Dir: Dorota Kobiela, Hugh Welchman | With Douglas Booth, Jerome Flynn, Robert Gulaczyk, Helen McCrory, John Sessions, Eleanor Tomlinson, Aidan Turner, Chris O’Dowd | Animated Biography | Poland | UK | 94′
Seven years in the making LOVING VINCENT is a mini-masterpiece from directors Dorota Kobiela and Hugh Welchman. Each of the 65,000 frames is hand-painted in the style of Van Gogh’s own work, to explore the mystery behind his tragic death. The film makes a superb companion piece to Van Gogh: A New Way of Seeing that highlighted the close relationship between Vincent and his brother Theo, told through their extensive correspondence. Other films about the famous post-impressionist painter are Vincent & Theo and Maurice Pialat’s Van Gogh. But this animated biopic drama sheds light on the controversy surrounding Vincent’s fatal gunshot wound, suggesting the possibility of murder.
Despite his prolific output of 800 paintings in fewer that ten years, Van Gogh was only 37 when he ended his troubled life in July 1890, during his stay in the countryside boarding house of the Famille Revoux in Auvers-sur-Oise, Northern France. Although the performances are entirely animated, it is possible to identify the actors playing their roles due to the astonishing likeness of their animated counterparts. LOVING VINCENT glows with a ravishing lucidity to create a story that feels intriguing, intimate and heartfelt in its gentle examination of the facts behind Van Gogh’s turbulent final months and his early childhood memories, revealing the painter’s sorrowful ‘sadness at not amounting to anything’. Van Gogh is played by Polish actor Robert Gulaczyk and the detective work is done by Douglas Booth’s slightly sleazy Armand Roulin, who as the postman’s son, is the least convincing element of this highly inventive and enjoyable exposé. MT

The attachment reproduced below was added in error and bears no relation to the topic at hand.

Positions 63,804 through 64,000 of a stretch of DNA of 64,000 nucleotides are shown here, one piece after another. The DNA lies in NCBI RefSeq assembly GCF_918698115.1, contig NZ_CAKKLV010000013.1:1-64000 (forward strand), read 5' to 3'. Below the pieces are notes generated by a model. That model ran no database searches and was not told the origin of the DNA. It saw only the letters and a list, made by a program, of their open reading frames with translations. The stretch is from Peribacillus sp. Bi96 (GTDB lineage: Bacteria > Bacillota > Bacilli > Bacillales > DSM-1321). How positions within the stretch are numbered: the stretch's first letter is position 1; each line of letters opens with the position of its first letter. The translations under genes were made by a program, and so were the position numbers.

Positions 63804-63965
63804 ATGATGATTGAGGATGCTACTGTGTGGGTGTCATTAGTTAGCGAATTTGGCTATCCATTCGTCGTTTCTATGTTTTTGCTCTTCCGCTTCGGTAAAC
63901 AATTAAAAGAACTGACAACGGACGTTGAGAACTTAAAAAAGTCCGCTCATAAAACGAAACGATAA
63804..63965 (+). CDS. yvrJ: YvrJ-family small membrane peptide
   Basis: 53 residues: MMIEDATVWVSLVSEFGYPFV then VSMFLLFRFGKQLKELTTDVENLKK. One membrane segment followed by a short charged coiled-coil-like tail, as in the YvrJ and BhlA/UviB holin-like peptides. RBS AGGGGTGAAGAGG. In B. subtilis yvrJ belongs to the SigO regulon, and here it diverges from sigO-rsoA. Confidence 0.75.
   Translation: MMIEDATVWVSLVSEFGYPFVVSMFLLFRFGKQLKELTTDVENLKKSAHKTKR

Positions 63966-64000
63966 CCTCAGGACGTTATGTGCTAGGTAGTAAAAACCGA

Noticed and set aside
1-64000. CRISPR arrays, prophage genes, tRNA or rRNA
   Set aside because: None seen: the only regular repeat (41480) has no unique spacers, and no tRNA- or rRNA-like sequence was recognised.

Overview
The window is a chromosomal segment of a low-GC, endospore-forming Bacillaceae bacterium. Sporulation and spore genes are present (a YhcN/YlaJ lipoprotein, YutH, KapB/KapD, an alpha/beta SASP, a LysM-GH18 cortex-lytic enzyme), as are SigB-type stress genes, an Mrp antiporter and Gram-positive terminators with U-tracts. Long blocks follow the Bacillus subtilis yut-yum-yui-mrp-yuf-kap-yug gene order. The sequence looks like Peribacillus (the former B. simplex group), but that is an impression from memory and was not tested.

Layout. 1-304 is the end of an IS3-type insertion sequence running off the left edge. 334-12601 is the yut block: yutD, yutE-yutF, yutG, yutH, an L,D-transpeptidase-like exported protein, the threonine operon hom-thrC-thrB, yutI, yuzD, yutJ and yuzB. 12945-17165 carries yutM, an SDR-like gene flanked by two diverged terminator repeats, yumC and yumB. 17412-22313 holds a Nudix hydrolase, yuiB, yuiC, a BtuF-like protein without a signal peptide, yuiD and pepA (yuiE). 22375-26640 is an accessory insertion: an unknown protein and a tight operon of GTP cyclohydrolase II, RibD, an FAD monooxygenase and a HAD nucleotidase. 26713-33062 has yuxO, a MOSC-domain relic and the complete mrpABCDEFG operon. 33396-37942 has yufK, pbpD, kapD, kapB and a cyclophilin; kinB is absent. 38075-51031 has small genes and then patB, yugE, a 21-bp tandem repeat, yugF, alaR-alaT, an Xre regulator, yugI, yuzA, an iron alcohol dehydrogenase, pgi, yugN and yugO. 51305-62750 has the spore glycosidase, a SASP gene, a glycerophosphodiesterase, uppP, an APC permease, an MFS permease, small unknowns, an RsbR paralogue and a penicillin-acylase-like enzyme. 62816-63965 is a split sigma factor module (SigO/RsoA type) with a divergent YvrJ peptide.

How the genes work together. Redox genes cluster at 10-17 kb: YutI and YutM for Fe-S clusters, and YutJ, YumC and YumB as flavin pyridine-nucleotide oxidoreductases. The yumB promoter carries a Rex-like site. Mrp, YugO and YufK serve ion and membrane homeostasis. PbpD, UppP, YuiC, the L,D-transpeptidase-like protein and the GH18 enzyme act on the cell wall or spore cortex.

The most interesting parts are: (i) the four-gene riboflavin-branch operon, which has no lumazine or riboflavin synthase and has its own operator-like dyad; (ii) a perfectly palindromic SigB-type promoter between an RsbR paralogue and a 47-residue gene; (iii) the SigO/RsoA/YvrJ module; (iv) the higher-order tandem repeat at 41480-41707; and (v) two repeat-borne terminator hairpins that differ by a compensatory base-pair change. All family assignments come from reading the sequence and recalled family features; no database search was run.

NOW OUT ON BLURAY from 12 February 2018